If there has ever been a more incompetent group of employees than those working in the Utah County Clerks office, it’s hard to imagine who or where.

We now learn that dozens (around 90) of Count My Vote signature petition packets were ‘misplaced’ by the clerk employees and never counted or verified.

The good news is that the packets were boxed up and sent to the Utah Elections Office, where the error was detected.

Lt. Gov. Spencer Cox has ordered the county clerk to count/verify the thousands of signatures on those “missing packets” and explain to him in writing how this screw up happened. Good luck with that.

This is the same group of people who “accidentally” sent out 68,000 GOP primary ballots to non-Republicans in the 2017 special U.S. House Republican primary.

Oops.

I’m not saying the clerk's office on purpose sent out those ballots to independent voters, who can’t vote in the primary.

Nor am I saying the clerk employees didn’t count the Count My Vote signatures on purpose.

After all, the signature packets were sent to the state Elections Office, as they were supposed to be. They just weren’t counted, as they were supposed to be.

So it appears this latest episode was just an error – like the 2017 foul-up.

But for Clerk Bryan Thompson this is just another black eye for his office.

Thompson was voted out of office last month by delegates to the Utah County GOP convention.

Just as well.

And well done by the delegates – which in part made up for their terrible decision on appointing a really bad GOP county commissioner a while back.

So there could be a house cleaning, under a new boss, in the Utah County Clerks Office come next year.

But all the citizen initiative ballot craziness this year shows reforms are needed to the process by the Utah Legislature.

The bar for getting an initiative on the ballot is too high – 113,000 voter signatures statewide, with 10 percent of voters in 26 of 29 state Senate districts.

It is the latter requirement – more than a supermajority of Senate districts – that’s the real problem.

As CMV and the medical marijuana initiative backers are now finding out, a well-funded group opposing the initiatives can – and may – end up frustrating the will of the 113,000 by getting a few hundred of the petition signers in a semi-rural/rural area to take their names off of the original petitions.

All the money spent, all the volunteer hours worked, all for nothing if opponents can get a hundred, maybe a few dozens, of petition signers to remove their names.

It may well be that CMV, the MM folks, or others go to court this year seeking redress.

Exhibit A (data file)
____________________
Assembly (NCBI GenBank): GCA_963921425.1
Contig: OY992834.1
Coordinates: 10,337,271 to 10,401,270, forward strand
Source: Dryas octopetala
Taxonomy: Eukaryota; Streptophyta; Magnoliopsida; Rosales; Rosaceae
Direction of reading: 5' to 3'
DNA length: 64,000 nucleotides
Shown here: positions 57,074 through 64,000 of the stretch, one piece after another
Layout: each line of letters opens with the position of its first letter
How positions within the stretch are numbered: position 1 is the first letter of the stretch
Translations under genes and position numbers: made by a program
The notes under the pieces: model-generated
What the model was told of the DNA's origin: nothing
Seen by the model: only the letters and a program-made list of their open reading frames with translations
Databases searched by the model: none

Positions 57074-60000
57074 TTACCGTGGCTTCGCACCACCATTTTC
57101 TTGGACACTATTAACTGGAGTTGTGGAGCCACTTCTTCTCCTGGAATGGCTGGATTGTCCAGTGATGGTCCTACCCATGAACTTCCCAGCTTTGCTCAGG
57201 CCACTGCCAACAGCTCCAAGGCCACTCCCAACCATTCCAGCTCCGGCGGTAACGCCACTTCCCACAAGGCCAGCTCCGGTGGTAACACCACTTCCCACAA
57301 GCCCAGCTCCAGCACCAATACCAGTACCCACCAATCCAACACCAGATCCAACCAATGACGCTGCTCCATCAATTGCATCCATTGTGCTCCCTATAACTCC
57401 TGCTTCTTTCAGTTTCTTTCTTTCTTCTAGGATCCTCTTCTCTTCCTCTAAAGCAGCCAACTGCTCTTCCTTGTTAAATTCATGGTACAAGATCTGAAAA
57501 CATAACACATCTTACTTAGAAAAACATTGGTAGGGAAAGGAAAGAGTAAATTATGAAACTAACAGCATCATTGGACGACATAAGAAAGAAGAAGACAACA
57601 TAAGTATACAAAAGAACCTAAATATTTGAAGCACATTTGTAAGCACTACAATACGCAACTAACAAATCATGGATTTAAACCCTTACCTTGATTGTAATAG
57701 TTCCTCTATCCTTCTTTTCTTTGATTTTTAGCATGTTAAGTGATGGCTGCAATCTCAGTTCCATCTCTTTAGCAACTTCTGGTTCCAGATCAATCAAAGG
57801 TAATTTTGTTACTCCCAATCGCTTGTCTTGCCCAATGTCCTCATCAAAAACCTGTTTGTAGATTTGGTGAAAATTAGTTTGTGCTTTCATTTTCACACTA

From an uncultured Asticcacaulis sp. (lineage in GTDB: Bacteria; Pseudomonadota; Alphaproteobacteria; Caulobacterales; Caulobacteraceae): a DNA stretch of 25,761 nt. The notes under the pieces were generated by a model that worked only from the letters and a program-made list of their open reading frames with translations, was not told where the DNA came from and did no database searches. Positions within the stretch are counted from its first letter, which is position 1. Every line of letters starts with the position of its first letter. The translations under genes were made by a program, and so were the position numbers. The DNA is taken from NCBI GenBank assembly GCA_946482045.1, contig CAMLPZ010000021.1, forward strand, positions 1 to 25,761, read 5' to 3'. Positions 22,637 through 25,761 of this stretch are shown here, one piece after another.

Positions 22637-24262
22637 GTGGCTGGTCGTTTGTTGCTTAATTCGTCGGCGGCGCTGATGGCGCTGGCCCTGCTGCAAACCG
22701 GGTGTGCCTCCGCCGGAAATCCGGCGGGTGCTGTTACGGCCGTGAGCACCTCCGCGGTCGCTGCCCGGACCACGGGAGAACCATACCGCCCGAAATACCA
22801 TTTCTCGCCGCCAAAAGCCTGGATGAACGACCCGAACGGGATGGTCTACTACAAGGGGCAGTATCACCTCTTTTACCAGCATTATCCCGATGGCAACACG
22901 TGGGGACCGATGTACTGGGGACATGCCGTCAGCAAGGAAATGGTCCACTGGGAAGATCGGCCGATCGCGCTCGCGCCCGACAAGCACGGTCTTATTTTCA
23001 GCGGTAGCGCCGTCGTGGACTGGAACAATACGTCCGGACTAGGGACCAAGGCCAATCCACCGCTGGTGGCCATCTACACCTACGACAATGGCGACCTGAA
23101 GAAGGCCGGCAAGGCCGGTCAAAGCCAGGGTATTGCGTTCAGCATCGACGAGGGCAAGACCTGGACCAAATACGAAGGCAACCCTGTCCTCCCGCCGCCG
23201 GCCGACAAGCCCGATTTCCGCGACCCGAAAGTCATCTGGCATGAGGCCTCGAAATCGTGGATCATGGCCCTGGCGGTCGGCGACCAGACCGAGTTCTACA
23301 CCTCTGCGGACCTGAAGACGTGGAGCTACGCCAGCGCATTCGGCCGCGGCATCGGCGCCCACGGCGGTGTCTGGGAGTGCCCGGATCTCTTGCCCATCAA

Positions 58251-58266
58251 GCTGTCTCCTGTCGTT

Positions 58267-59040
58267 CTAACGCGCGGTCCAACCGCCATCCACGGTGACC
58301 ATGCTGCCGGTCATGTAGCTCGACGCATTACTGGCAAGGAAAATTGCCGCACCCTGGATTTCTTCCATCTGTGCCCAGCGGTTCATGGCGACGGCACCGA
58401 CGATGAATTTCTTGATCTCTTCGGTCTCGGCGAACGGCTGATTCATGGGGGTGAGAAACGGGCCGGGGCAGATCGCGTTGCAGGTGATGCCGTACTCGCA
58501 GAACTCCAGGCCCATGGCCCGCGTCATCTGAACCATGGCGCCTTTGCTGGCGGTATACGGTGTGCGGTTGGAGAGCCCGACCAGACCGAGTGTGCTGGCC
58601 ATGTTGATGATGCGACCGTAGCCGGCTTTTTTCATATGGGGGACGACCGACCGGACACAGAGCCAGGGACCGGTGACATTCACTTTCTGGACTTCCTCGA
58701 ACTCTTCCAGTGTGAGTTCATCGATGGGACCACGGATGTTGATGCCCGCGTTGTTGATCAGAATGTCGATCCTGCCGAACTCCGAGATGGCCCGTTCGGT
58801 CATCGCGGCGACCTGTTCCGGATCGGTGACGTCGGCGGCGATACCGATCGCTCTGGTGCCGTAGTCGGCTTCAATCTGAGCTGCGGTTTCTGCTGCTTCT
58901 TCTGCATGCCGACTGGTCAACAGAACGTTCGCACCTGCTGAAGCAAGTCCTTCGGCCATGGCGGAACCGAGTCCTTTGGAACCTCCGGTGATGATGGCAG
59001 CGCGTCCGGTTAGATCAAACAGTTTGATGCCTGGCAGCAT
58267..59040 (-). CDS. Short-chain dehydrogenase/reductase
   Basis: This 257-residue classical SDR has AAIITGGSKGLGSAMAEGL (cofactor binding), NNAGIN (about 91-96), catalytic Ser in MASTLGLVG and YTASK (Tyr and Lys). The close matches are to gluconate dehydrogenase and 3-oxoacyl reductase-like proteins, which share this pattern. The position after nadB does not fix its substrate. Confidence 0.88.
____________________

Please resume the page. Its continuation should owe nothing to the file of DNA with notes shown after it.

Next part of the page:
And it could come down to a Utah Supreme Court decision on the matter.

I recall some years back when the high court – in striking down part of the old law on initiative petitions – warned lawmakers that making the initiative process too onerous would lead to court intervention.

In short, a too-high petition signature bar would, in effect, take away the state constitutional-allowed guarantee that citizens could make law – if legislators refused to act on their behalf.

This is exactly what is happening this year with the four initiatives that have – preliminarily – reached the signature-gathering thresholds.

In fact, I’m hoping someone does sue.

For the lawmakers – who really hate the initiative process, for it makes them look like they are not passing laws citizens really, really want – would never act on their own to adopt an independent redistricting commission, or fully expand Medicaid under Obamacare, or legalize medical marijuana, or protect the dual-pathway for primary candidates.

The Legislature has, of course, had opportunities to do all four of the above – which are now citizen initiative petitions.

They have refused to adopt full Medicaid expansion; they have refused to adopt an independent redistricting commission; they have refused to provide medical marijuana for Utah’s sickest, even dying, citizens.

And while the 2014 Legislature did adopt the compromise SB54 – setting up the dual pathway candidate process – ever since lawmakers have been looking to gut or repeal it.

Lawmakers, beyond about anything else, seek to protect their own powers – their own importance, if you will.

Citizen initiative petitions take that power away and give it to voters.

Now, citizen initiatives should be few and far between. But they should be available to average citizens who see their own Legislature refusing to act on important matters.

This year four initiatives could make the ballot – a record number if Count My Vote and the medical marijuana efforts survive the attempts by opponents to decertify them.

The final public campaign on any initiative should be at the ballot box – not with someone knocking on your door at night demanding you take your name off of a petition you already signed – telling you god knows what about the initiative you originally thought was a good idea.

The Utah Supreme Court may be able to act in the best interest of the voters on this matter – where it is clear the Utah Legislature, protecting its own power, won’t.

Meanwhile, the Utah County Clerks Office, as well as several other clerks in outlying counties, need to get their act together, quickly and accurately count the petition signatures in their care, and rebuild confidence in the public’s eye that their signatures and votes are counted accurately and fairly.